Summer weather, rain?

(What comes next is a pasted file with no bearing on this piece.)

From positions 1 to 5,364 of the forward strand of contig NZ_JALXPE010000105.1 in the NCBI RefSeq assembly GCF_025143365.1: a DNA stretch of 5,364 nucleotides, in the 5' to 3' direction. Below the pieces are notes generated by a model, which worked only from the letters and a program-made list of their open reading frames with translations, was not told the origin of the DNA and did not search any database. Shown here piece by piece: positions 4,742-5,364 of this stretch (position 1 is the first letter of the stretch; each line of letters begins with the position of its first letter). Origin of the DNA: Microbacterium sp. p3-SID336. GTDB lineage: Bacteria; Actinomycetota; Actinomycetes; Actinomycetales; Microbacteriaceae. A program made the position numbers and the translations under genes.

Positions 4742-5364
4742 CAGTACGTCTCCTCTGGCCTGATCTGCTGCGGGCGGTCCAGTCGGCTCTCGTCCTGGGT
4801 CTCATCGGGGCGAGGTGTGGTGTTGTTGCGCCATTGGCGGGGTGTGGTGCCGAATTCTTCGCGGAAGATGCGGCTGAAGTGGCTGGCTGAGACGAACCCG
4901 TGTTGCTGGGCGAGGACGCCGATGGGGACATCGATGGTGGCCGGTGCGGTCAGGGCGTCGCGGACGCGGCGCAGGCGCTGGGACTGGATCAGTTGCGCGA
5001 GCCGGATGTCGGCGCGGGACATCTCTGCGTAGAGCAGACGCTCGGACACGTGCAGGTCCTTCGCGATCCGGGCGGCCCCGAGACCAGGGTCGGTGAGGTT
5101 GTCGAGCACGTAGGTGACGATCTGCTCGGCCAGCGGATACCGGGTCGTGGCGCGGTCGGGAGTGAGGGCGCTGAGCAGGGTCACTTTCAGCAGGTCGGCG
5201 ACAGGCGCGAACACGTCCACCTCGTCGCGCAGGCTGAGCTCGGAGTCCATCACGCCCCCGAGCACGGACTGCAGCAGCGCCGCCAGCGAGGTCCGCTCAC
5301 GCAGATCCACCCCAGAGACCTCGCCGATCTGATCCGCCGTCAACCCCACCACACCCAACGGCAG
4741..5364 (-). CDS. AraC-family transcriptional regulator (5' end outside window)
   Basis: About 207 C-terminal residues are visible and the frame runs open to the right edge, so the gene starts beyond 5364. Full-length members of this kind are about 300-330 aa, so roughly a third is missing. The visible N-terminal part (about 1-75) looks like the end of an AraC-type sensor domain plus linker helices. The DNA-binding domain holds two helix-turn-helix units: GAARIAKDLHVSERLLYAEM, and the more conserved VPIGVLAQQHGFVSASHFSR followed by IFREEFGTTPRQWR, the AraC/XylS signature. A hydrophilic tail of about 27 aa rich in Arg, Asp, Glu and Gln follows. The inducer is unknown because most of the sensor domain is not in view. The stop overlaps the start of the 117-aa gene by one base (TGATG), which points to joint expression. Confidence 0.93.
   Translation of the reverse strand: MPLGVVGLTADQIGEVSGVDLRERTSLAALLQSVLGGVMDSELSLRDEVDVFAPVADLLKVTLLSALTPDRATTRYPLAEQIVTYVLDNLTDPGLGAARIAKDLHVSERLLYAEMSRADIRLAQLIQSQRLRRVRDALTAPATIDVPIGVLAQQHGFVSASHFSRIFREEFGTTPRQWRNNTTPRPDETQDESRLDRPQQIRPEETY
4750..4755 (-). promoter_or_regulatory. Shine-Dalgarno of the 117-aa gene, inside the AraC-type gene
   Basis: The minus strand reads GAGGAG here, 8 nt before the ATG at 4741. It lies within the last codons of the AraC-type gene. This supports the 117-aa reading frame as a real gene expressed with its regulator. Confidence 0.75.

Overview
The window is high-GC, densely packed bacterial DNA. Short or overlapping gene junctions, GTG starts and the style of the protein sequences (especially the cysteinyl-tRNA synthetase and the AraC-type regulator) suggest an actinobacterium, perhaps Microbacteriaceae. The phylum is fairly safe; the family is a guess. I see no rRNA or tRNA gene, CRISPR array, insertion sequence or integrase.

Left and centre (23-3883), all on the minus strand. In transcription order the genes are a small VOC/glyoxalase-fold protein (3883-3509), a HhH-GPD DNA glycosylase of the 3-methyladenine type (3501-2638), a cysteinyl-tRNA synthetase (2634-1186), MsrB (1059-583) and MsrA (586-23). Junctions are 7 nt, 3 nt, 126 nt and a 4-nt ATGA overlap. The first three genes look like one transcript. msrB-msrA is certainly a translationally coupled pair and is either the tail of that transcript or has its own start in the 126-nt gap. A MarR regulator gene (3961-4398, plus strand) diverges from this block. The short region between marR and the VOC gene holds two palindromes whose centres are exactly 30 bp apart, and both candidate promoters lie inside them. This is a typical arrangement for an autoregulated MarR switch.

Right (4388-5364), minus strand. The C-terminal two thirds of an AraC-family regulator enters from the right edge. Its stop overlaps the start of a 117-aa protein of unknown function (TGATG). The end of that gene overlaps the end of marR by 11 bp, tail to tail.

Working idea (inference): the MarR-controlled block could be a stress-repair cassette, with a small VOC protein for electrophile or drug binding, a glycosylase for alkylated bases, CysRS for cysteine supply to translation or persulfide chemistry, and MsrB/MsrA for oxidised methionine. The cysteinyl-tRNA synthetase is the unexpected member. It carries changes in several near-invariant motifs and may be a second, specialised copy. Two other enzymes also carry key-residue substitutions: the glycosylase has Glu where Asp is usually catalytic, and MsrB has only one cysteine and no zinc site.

The fields are dry! This time of in New England water becomes a farmers most valued resource as dry weeks can stretch to dry months. Last season’s drought lasted from June to September and this season hasn’t been as tough but our summer’s precipitation has yielded little accumulation. We have devised several alternatives to well-run irrigation, which is not yet a permanent fixture in many of our direst fields. Max and Avi built a water truck using a hay truck to supply our fall carrots with water during this crucial germination period. Keeping a close eye on the weather is always part of a farmer’s daily routine, but now we watch with anticipation of rain and wet weather patterns moving from farther parts of the nation. Luckily for many of our already growing plants, hot and dry weather is exactly what we want this time of year. “Hot crops;” our tomatoes, eggplants and peppers are established enough to reach for water deeper in the soil and revel in the intense sunshine and warm temps. Weather aside, these next few days will determine the fate of those crops as we work hard to keep up with pests and rigorous cultivation schedules that can stunt growth or cause failure. So , needless to say this is a very exciting time of the year! We are so thankful for what we have already accomplished so far and couldn’t have higher hopes for tomato season and our heavy fall crops. The crew has been fun-loving, hard working and knowledgeable enough to take us to a new level of productivity this season. Lets pray for rain!